Macbook Air 2013 6,2 – Better battery life in Arch Linux

battery life


Better Battery Life in Arch Linux (Macbook Air 2013 6,2)

For those that have spent some time using the Macbook Air in OSX, you probably were fond of the 11+ hours of battery life.  I for one enjoyed not having to be a battery-watcher.  As with all laptops and linux, this combination will never provide as much battery life as Apple’s OSX.  However, fear not!  We can get as close to it as possible.

Battery life in linux during the writing of this post: 10% =~55min

Disclaimer #1: I am fairly new at understanding all the little pieces that help save power so if you feel something I wrote about is incorrect or have a better way in doing it, please let me know!  This post is mostly for my understanding and recording my findings, but felt others could benefit from it.

Disclaimer #2: Do not blindly copy paste what I have written here.  Seek to understand it even if I don’t.

Step 1: Read The F***'n Manual

The Power Saving Archwiki is a perfect start, where it shows how to create udev scripts and modify kernel parameters via sysctl.d.  Due to Step 2 of this post, I’ve removed all of these suggestions from the wiki.  However, if you wish, I’ve saved them in my github.

Step 2: Powertop Service

I just enable this service.

Description=Powertop tunings

ExecStart=/usr/bin/powertop --auto-tune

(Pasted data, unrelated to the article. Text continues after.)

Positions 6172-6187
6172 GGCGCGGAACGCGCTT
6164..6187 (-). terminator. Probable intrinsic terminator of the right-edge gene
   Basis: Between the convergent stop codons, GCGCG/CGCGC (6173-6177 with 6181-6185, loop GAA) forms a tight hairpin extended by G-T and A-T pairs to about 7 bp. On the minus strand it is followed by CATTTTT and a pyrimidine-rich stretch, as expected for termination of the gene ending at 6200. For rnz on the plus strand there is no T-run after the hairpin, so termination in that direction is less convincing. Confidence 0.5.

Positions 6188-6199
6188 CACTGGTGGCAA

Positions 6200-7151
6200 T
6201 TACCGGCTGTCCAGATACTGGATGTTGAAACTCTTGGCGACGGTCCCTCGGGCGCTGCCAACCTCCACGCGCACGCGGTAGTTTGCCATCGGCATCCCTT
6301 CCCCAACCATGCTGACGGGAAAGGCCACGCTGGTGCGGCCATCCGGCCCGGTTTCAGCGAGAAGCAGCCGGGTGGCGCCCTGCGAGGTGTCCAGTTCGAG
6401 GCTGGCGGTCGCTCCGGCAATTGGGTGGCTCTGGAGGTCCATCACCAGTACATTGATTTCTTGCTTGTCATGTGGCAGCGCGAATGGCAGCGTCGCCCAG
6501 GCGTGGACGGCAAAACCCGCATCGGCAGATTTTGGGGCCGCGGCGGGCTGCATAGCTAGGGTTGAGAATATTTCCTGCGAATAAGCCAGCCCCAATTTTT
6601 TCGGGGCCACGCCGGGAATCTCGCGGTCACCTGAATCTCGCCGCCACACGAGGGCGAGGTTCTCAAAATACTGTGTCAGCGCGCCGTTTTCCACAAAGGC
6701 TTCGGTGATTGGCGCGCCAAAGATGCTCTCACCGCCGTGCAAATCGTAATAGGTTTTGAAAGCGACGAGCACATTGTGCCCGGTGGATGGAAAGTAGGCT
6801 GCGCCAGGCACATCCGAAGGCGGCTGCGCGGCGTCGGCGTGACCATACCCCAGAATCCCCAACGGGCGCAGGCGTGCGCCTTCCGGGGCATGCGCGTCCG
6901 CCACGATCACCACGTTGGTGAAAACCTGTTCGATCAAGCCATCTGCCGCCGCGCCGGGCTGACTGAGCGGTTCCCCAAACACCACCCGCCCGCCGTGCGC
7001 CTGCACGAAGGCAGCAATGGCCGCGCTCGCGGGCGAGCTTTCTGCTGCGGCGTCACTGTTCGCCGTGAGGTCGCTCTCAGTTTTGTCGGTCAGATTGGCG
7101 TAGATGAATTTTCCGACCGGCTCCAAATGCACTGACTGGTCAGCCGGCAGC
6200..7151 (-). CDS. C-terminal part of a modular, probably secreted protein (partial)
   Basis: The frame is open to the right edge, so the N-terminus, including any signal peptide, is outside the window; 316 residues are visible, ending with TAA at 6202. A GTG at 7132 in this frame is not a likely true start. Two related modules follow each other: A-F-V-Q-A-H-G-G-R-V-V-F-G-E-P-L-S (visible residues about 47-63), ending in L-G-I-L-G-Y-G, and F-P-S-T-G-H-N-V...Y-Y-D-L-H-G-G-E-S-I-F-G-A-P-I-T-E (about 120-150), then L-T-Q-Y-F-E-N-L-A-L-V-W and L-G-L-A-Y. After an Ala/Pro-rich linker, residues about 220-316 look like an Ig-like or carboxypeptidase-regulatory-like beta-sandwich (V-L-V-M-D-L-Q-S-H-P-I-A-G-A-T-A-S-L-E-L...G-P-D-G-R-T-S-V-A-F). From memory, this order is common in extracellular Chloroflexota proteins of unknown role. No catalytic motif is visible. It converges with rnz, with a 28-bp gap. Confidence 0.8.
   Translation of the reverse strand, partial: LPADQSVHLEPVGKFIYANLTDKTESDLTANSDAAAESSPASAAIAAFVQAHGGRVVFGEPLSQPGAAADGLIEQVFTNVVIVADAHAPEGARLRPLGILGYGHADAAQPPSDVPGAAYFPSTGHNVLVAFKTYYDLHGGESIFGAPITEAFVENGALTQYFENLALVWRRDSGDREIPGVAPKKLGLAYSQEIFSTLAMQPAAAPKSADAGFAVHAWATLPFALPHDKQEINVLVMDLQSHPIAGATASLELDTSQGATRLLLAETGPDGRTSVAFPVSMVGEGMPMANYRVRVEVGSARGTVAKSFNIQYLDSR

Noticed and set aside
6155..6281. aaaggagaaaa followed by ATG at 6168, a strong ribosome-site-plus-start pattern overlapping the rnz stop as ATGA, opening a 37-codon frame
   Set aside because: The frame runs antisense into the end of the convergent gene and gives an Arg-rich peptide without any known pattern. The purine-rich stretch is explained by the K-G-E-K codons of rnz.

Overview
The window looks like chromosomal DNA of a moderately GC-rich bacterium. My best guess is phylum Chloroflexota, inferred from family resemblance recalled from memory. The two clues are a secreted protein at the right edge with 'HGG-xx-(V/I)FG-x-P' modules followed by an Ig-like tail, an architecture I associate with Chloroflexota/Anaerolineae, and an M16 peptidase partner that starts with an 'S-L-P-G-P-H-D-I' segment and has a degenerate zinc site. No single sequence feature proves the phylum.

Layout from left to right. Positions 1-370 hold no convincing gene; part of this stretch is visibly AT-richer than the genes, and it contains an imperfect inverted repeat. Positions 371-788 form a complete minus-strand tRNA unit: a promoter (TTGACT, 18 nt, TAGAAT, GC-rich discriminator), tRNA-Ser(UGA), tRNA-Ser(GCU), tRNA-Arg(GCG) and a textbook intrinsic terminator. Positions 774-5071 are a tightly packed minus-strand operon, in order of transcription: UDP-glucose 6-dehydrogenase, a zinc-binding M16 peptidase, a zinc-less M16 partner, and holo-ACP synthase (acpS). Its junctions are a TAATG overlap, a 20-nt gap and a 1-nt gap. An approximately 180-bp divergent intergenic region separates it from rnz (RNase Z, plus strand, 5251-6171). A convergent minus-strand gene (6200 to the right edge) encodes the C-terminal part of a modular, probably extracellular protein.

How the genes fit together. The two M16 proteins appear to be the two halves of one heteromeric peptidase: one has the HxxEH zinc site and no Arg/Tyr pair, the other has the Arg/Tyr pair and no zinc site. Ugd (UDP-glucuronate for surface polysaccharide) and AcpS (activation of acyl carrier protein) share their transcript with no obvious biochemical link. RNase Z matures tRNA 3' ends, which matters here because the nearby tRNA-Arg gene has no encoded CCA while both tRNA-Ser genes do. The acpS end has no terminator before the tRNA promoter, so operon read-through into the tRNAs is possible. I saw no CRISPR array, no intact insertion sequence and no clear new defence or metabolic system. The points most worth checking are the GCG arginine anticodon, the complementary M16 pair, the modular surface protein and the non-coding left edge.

Step 3: TLP

Read the TLP archwiki and get it installed.

Configure /etc/default/tlp to your preferred setting.  I don’t control the cpu freqs as that will be done in step 4.  I also use linux-ck so instead of selecting an IO scheduler I leave it commented out.  CK patchset uses BFQ.  Go take a look at graysky’s repo if you wish to use the CK patched kernel.

A TLP config I am working on is on my github.

Note: I had to edit TLP which was causing an ATA error after suspend.  Read about it here.

Step 4: pstate-frequency-git (AUR)

Install pstate-frequency-git from AUR.  This is a handy tool to help control cpu governor, cpu frequency, and turbo boost.  For normal day to day stuff leaving it at powersave plan works best for me.  That is a min/max of 30% cpu frequency which is 800mhz and no turboboost.  When I do something heavier besides browsing, music, weechat, etc. like compiling, then I would bump it to the performance plan.  Optionally you can stay in powersave and just increase cpu max from 30% to 100% and enable turbo.  Create aliases in your shell for these manual changes.  Automatically via udev, this will go from powersave plan on batt and performance plan on ac.

To see how to use pstate-frequency, visit the upstream github page with syntax and info here.

Step 4: Get thermald and macfanctld

Install both items from AUR.

Step 5: add 'acpi_osi=' to kernel boot option

Add to /etc/default/grub


That’s it!  The battery life with this setup is not on par with mac osx but it brings enough life where I’m not constantly worrying about the battery life.  It also keeps my MBA cool like a pickle.  I used to use powerdown but realized development stopped awhile ago.  TLP was mentioned to me by Iamikon, so thanks brother for letting me check this out.  As always, if you guys feel like there is something better out there, please share!



Written on February 27, 2015